“It feels sane. Or, just the right kind of insane.”
These are the words of Jesse Faden, main protagonist of Control, musing during a particularly trippy stretch of Remedy Entertainment’s latest video game.
It’s an apt encapsulation of the mind-bending science fiction adventure. It’s way out there, and there’s a lot Remedy gets right. Even if it’s certainly not all right.
Out last week, Control is the latest title from Remedy, the Finnish developer best known for early Max Payne installments, Alan Wake and most recently Quantum Break. (Main writer Sam Lake is one of gaming’s most recognized narrators.) All third person action games, the latter two being plenty wacky in story and presentation. Control keeps in the tradition as an over-the-shoulder single-player adventure where shooting is a key element, plus expands to include abilities of the telekinetic and traversal variety. It’s much more an exploration into the metaphysical and paranormal realms than even Quantum Break, and its mechanics reflect this.
The player takes (I won’t say it, I won’t say it..) hold of the aforementioned Jesse, a woman with a mysterious past, a precious secret and a singular goal: To find her brother Dylan. After an otherworldly event in their hometown, her younger sibling was taken 17 years earlier by a secretive government agency called the Federal Bureau of Control (“FBC”) which investigates paranormal activities and unexplained occurrences using a near unlimited budget. It’s a setup reminiscent of the Men in Black or The X-Files, less common in games than in other media which allows an ideal backdrop for Remedy’s unique brand of storytelling.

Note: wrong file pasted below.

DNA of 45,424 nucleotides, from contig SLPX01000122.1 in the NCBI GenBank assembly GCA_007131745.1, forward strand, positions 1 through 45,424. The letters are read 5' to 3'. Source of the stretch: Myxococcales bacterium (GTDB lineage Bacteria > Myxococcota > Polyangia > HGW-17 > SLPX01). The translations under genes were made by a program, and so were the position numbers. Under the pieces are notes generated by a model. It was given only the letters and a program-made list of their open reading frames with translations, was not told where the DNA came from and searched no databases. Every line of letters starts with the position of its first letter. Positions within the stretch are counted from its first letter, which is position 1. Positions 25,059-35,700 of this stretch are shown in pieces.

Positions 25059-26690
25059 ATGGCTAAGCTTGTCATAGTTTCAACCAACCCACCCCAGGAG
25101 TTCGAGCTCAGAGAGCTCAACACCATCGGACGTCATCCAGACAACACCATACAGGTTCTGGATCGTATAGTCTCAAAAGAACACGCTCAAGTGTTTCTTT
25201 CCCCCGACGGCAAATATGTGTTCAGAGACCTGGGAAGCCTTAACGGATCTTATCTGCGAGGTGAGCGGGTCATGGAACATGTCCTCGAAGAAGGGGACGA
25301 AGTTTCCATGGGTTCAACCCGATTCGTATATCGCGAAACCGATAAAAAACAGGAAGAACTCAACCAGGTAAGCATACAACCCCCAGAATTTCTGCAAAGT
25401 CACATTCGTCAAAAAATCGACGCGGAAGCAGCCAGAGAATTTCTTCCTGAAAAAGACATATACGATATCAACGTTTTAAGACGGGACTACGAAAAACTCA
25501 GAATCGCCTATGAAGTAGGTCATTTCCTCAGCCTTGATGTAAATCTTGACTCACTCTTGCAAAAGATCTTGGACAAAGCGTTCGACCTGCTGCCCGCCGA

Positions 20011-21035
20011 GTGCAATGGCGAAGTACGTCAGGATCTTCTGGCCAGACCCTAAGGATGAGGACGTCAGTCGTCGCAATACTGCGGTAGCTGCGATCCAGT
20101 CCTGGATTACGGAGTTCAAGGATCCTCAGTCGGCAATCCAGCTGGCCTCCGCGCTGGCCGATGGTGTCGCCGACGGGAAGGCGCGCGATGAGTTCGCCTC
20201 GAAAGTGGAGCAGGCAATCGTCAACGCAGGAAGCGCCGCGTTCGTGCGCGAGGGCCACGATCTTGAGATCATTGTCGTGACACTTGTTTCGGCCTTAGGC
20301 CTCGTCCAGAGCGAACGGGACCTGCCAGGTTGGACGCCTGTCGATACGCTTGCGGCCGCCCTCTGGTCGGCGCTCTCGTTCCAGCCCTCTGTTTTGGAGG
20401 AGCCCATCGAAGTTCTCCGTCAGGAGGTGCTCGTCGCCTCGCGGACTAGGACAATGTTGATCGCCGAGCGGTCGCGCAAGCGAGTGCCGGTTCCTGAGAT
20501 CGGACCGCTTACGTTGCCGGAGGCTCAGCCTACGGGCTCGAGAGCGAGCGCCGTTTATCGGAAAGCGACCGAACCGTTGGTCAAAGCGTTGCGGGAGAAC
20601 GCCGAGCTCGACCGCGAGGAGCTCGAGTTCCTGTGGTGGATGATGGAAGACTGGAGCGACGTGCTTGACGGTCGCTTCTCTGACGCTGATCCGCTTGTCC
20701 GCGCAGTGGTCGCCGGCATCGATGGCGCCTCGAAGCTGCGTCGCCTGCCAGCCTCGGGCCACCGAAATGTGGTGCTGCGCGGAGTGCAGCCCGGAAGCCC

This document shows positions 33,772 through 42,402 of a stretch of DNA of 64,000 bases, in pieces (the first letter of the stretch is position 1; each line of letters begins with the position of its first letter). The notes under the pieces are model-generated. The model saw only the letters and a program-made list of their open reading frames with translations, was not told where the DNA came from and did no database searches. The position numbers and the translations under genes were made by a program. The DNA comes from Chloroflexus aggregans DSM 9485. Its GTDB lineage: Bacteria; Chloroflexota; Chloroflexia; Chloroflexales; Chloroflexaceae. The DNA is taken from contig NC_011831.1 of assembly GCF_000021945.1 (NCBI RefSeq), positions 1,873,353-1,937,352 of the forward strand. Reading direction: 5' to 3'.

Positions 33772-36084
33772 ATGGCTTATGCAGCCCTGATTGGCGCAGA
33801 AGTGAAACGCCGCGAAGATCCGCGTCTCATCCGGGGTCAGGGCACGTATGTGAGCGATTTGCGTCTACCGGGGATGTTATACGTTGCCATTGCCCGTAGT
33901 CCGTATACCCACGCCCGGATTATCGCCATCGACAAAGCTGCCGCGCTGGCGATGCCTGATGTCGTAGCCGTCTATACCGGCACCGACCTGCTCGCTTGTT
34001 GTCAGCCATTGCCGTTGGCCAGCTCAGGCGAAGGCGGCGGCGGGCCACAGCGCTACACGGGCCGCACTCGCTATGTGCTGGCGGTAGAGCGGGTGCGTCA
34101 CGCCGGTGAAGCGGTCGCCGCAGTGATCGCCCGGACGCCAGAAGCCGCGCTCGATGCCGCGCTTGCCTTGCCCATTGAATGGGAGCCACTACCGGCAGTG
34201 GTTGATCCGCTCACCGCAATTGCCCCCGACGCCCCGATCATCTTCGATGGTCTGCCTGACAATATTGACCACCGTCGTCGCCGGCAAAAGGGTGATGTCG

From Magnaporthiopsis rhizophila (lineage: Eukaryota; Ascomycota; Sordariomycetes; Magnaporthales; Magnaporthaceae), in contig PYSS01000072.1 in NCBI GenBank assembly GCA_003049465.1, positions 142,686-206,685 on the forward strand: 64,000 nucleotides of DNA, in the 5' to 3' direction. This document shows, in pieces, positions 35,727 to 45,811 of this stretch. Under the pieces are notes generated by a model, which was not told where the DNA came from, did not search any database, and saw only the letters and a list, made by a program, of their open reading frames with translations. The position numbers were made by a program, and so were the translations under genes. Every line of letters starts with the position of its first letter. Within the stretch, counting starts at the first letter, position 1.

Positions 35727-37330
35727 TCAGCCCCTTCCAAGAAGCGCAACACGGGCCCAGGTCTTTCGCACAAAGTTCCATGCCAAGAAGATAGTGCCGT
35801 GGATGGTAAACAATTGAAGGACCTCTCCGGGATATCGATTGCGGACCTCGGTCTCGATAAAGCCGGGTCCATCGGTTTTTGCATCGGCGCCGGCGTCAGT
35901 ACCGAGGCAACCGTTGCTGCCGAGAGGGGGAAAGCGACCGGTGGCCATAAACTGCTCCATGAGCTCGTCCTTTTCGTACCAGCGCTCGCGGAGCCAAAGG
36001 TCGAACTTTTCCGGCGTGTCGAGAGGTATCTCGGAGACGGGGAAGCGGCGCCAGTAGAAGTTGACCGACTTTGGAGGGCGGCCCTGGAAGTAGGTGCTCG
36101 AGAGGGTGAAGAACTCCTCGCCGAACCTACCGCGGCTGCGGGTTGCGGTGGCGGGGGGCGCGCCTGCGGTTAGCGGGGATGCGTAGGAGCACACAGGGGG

Jesse arrives at FBC headquarters, dubbed The Oldest House, a nondescript and unrealistically massive structure in New York City to search for Dylan. Upon entering, she meets a wise, friendly janitor then enters the Director’s Office only to discover the former Bureau leader has been murdered. She picks up his old Service Weapon, which of course means that she’s now the Director. (Naturally. Talk about fast-tracking a career.) This begins a wandering tale of searching for answers in a game world that seems to offer only unending questions.
World items and collectibles in Control are among the best in gaming. Legitimately. Hundreds of pick-ups are strewn about the world. It seems excessive, I know, but it isn’t! In an impossible accomplishment, Remedy crafts each of them to offer bits of lore or tidbits of information that supplement the main campaign.
Unfortunately, The Oldest House’s variety of areas like Research divisions and Executive suites are overrun by a transdimensional virus Jesse names the Hiss. It infects human bodies to transform them into either floating, blabbering shells or creepy, hostile entities. There’s also a kind of mold spreading, which transforms folks into stumbling “hosts,” apparently unrelated to the Hiss though equally as troubling. These groups are the main opposition, the implication being there are deeper forces behind them unbeknownst to even the smartest in the Bureau.
It’s a great foundation, which allows the team to flex its incredible art directing, atmosphere setting and world-building talents. The unsettling vibe results from blending a cookie-cutter corporate aesthetic with spooky lighting and empty spaces, transforming areas that should be bustling with activity into Hiss-infested territory. Because of its alignment with paranormal experiments, the building takes on a life of its own. Shape-shifting and changing form. Almost a character in itself. While unfortunate for employees, this benefits gameplay in application since it allows Jesse to traverse across more varied and vertical areas.